|Guitar Player, January 1991|
Leo Kottke: Acoustic Pioneer Shifts Gears
By Mark Hanson
"The Great One," a tune about Jackie Gleason, is perhaps the best example on That's What of Kottke straying from traditional harmony. At each cadence he inserts at least one note in the resolved chord that destroys the feeling of a true resting point.
"In 'The Great One,' I resolve the theme to two different keys at once," Kottke says, "so the listener doesn't really know which one it's supposed to be. I like that. It's particularly despicable to my wife. She wants that resolution, but I think it's real nice. I'm tickled with it because as I come out of this chord I could go one of two ways, and I go both ways."
"Czech Bounce" also exemplifies Kottke's growing compositional acumen. "The bridge has a different kind of movement than I usually have," he relates. "For example, the music is moving around and the chord is moving around, but for any given couple of measures, it's the same chord. I'll invert a chord so it sounds new. I love doing that. You can get all kinds of motion and activity out of it. In the same amount of space where I used to get one sneeze, now I get a whole chest cold. I don't have to brainstorm everything like I used to, although I still do an awful lot of that. Still, it will be a long time before I can write the way a classical composer does."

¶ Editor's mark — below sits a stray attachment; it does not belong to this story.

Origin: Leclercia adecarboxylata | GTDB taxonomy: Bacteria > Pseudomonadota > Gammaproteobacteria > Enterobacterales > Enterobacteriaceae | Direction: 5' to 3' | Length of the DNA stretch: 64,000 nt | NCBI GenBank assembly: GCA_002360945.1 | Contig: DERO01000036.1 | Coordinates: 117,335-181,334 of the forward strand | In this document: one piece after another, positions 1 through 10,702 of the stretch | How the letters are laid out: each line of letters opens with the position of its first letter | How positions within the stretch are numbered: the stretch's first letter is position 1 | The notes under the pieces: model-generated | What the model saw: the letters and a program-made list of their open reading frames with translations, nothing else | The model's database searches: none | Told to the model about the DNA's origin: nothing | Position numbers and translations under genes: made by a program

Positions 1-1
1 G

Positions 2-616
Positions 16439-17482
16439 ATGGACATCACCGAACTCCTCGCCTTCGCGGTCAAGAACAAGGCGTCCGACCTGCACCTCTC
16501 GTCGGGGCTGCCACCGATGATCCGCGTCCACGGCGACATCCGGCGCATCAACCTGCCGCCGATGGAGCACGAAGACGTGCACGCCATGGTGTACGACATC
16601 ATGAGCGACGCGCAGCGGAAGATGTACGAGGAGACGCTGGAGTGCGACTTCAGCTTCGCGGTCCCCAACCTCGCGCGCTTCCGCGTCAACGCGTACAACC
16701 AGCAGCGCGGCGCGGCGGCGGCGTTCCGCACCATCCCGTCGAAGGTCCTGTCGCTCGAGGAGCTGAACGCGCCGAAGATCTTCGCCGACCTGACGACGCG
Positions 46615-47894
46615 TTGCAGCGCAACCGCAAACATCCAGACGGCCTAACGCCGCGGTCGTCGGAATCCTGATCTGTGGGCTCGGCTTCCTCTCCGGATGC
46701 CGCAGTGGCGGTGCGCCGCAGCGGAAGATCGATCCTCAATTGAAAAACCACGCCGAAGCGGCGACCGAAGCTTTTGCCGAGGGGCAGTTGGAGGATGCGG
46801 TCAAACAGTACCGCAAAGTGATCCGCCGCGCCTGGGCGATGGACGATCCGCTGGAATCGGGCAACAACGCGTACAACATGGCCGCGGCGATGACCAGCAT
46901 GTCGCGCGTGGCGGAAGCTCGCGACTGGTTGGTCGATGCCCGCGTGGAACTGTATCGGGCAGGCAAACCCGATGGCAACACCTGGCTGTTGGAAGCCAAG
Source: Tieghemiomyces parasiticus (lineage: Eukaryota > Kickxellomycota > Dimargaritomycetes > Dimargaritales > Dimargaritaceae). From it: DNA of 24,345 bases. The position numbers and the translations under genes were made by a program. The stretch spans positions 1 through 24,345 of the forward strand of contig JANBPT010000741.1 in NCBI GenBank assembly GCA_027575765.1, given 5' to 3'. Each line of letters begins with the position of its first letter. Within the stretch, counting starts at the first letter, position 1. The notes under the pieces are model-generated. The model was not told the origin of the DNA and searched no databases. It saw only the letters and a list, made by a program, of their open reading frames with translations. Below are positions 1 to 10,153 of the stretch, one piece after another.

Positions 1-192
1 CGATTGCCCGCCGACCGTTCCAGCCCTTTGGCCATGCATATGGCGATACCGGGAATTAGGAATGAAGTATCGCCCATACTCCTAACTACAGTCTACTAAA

Kottke probably will quickly learn about classical composition techniques as he works on his first large ensemble piece, a suite for guitar and orchestra. His composition partner is Steven Paulus, composer-in-residence with the Atlanta Symphony.
Leo's reasons for working with an orchestra are typically Kottke-esque. "Frankly," he says, "I wanted to do it because I love those symphony gigs: good building, nice dressing room, and great food backstage. But I've never performed with an orchestra before. We're going to find out if I can deal with a conductor. It's beginning to sound scarier and scarier. About half of the piece is new stuff, and half is material of mine that Paulus wanted to use. We'll use 'Times Twelve' [My Father's Face], which has a fanfare to start the suite, 'Air Proofing' [A Shout Toward Noon], and there's an arrangement of 'The Ice Field' [A Shout Toward Noon] that I wanted to squeeze in, because I've always heard it as an orchestral piece. Paulus isn't doing as much composition on the suite as we had hoped. We wanted to start with a motif and build from there, but we didn't have enough time. But we've figured out that we work well together, so we'll keep doing it."
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